NOAA: Feral cat population control must be part of efforts to protect monk seals
HONOLULU, Hawaii (HawaiiNewsNow) - Following the recent death of an adult male Hawaiian monk seal and the serious illness of a female, federal wildlife officials are calling for dramatic action to combat toxoplasmosis. The disease, carried in cat feces, is one of the leading killers of monk seals.
“This disease has killed 12 monk seals that we know about. This is likely an underestimate given that we don’t recover every body of a monk seal that passes away,” said Angela Amlin, Hawaiian monk seal recovery coordinator for NOAA Fisheries.
One of the seals, a 2-year-old male named Sole died last month in Laie.
Another, a 14-year-old female named Pohaku, is now recovering on the Big Island after she was treated for the disease on Oahu.
NOAA said Pohaku is the only sick seal to survive in treatment for more than two days.
Amlin says the disease gets into the environment when runoff carrying cat feces gets into the ocean. She urged cat owners to keep their cats indoors to prevent the spread of the disease.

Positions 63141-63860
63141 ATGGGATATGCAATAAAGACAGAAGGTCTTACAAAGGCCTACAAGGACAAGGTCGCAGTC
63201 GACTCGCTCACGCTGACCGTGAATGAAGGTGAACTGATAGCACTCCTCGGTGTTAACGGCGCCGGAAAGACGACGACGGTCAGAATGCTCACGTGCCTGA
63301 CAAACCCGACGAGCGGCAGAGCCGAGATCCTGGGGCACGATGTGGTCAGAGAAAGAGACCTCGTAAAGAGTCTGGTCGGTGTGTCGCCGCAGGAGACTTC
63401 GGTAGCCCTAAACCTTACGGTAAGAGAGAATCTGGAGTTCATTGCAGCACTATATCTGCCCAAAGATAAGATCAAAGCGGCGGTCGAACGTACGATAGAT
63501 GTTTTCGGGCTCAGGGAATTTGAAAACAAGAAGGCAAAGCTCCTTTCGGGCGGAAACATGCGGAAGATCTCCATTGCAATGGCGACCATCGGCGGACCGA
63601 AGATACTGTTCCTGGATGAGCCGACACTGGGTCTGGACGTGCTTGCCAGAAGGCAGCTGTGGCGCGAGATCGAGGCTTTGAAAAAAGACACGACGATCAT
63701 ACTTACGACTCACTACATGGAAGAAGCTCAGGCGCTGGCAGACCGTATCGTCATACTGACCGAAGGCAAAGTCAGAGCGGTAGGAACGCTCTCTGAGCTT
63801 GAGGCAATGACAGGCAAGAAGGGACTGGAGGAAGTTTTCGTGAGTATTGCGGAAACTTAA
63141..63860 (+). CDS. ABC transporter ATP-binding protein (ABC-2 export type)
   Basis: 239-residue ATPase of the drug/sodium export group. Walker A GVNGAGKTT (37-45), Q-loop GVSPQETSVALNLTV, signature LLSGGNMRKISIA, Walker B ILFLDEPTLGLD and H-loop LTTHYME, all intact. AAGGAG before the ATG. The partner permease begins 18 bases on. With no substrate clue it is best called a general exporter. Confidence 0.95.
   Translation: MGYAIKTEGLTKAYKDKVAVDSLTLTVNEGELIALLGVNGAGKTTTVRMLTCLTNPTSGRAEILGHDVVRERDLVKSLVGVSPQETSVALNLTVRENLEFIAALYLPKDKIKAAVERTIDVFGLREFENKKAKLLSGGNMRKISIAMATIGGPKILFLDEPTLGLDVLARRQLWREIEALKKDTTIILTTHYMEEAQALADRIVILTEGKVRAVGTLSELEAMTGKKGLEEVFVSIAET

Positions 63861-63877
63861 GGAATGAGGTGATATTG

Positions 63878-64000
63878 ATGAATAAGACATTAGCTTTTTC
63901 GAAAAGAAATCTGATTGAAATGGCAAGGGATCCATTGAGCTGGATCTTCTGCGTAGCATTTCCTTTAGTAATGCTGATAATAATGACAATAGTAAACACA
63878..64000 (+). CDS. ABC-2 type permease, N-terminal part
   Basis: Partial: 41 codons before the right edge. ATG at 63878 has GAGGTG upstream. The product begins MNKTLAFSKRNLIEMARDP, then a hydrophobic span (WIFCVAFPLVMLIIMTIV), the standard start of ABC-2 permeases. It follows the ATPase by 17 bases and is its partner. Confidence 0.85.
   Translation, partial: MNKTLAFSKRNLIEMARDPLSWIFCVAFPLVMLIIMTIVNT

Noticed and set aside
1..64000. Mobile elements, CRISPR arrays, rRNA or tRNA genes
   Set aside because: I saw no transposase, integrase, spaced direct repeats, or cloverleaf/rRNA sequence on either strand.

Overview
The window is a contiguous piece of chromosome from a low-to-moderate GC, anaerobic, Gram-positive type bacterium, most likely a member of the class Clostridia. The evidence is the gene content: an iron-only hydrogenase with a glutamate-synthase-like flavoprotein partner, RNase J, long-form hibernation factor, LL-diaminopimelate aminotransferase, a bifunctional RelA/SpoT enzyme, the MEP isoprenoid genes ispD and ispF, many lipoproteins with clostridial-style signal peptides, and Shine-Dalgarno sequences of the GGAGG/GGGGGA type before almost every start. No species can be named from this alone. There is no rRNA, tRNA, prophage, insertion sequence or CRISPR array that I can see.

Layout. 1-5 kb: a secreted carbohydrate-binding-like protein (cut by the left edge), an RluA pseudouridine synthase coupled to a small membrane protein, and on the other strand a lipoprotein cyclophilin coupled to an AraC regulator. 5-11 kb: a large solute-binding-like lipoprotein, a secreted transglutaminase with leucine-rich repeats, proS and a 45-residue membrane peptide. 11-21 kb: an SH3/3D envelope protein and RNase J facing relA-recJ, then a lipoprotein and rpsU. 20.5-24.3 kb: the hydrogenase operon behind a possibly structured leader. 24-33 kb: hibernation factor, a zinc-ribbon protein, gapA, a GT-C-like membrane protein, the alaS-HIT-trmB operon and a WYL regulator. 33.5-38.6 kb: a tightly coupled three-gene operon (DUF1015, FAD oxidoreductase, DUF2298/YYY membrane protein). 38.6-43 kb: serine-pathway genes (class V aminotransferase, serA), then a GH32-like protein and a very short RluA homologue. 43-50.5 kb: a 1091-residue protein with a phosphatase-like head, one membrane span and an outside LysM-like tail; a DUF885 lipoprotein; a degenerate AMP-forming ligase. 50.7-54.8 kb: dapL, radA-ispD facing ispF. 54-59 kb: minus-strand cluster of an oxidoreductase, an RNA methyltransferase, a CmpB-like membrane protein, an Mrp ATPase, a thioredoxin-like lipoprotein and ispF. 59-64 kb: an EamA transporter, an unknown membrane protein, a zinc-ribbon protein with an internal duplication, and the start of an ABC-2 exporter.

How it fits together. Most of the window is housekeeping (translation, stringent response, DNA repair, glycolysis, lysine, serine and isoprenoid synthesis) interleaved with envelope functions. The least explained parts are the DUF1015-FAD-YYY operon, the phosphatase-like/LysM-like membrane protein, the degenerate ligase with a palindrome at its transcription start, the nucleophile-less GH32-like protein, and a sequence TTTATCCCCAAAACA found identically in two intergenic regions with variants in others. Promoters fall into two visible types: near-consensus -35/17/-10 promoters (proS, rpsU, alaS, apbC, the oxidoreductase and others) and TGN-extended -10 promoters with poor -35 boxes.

But with Oahu’s large number of feral cats, NOAA and other agencies are working on a plan that will include euthanizing strays.
“Euthanasia is going to have to be part of any solutions. It’s not necessarily the exclusive answer but any comprehensive way of addressing this will have to include euthanasia of at least of some animals,” Amlin said.
But environmental activist Carroll Cox said NOAA has it wrong.
He says toxoplasmosis can be carried by other animals such as rats and mongoose ― a point NOAA disagrees with. Untreated or partially treated sewage can also be the cause, he said.
He added that an equal amount of seals are intentionally killed by humans or accidentally killed by fishing hooks and nets.
“The science does not support their claims," he said.
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